Institutional (B2B) Sales

Home  /  Business Models  /  Affordability  /  Institutional (B2B) Sales

Promethean Power Systems

Overview

Institutional sales involve enterprises selling their products to organizations or companies who work directly with the poor. These community-based institutions use energy products/services in ways which benefit poor populations.This model can be used to improve the quality of services. For example, WE CARE SOLAR provides solar power to NGOs delivering health care. This model can also be used to increase the capacity of other supply-chain actors. For instance, Promethean Power Systems sells milk chillers to large dairy processors, who use them at rural collection facilities to increase the quality and value of milk from small farmers.

Pros

This model means that an enterprise does not need to focus on the low-income customer’s ability to pay for the product. Rather, the focus is on whether or not the customer can pay for the service although many cases do not require even this.  Furthermore, If a product is successful, it will posses strong scaling potential through existing service providers’ networks. This model takes advantage of the fact that NGOs and other institutions have more money than customers. For example, VillageTech Solutions’ Nepali implementer, VillageSolutions, sells most of its solar panels to NGOs using them in projects, which is better than selling them to individual customers because purchases are larger in volume.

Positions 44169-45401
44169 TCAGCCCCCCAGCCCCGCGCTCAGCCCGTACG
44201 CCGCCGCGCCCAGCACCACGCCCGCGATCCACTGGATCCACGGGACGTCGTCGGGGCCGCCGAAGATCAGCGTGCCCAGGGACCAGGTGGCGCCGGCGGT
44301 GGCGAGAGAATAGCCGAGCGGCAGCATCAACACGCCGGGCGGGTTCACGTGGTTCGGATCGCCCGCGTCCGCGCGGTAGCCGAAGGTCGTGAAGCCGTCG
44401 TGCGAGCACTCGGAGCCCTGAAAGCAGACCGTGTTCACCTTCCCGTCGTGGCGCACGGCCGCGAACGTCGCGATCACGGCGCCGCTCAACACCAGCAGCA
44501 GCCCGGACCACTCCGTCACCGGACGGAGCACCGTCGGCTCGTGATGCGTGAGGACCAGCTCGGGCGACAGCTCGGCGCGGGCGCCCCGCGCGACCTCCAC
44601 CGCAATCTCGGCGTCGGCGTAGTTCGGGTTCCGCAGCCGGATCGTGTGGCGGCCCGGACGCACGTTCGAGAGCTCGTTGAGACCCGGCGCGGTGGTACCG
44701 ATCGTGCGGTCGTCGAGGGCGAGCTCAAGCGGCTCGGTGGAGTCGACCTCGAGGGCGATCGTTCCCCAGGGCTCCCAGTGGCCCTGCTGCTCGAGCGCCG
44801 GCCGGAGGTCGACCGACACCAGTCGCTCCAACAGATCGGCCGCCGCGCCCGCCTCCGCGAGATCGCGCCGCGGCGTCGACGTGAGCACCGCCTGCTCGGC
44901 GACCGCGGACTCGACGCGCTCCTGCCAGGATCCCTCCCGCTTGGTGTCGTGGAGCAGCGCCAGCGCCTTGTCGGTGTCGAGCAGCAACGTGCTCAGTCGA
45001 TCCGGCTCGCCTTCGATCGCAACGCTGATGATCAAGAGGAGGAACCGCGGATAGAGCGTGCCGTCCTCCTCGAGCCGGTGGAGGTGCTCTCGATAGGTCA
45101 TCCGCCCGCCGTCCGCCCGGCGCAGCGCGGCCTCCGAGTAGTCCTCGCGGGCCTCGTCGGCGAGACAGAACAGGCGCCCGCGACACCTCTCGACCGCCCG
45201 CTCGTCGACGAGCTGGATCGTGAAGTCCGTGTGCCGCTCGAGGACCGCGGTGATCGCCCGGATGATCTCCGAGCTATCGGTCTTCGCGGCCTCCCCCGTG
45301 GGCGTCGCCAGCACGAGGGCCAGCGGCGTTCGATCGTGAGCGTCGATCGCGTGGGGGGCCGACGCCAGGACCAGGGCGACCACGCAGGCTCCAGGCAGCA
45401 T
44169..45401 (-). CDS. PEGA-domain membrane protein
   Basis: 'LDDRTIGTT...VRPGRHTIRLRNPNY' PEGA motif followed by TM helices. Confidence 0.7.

Cons

This model only works with certain products. Also, it can be difficult to identify institutions who are providing services as good candidates and even more difficult to get them to change their practices. Finally, by not dealing directly with their end use customers, the enterprises may fail to understand the how they could better their product in order to reach as many people as possible.

Case Study

Promethean Power Systems has invented a rapid-cooling milk chiller which is helping Indian dairy farmers keep their produce from spoiling when the electricity goes out at the centers where their milk is collected.

Because the chiller’s $4,000 price is too high for any of the farmers to afford individually, Promethean targeted other links in the supply chain who might be willing to pay. The chiller provides a service to farmers as well as the large dairy processing company that now only has to make one milk collection trip per day, rather than two. Eliminating this extra cost along with the higher selling price of the milk itself means that the chiller is certainly worth the purchase price and essentially pays itself off. These higher prices are also passed on to the farmers which benefits them as well.

Enterprises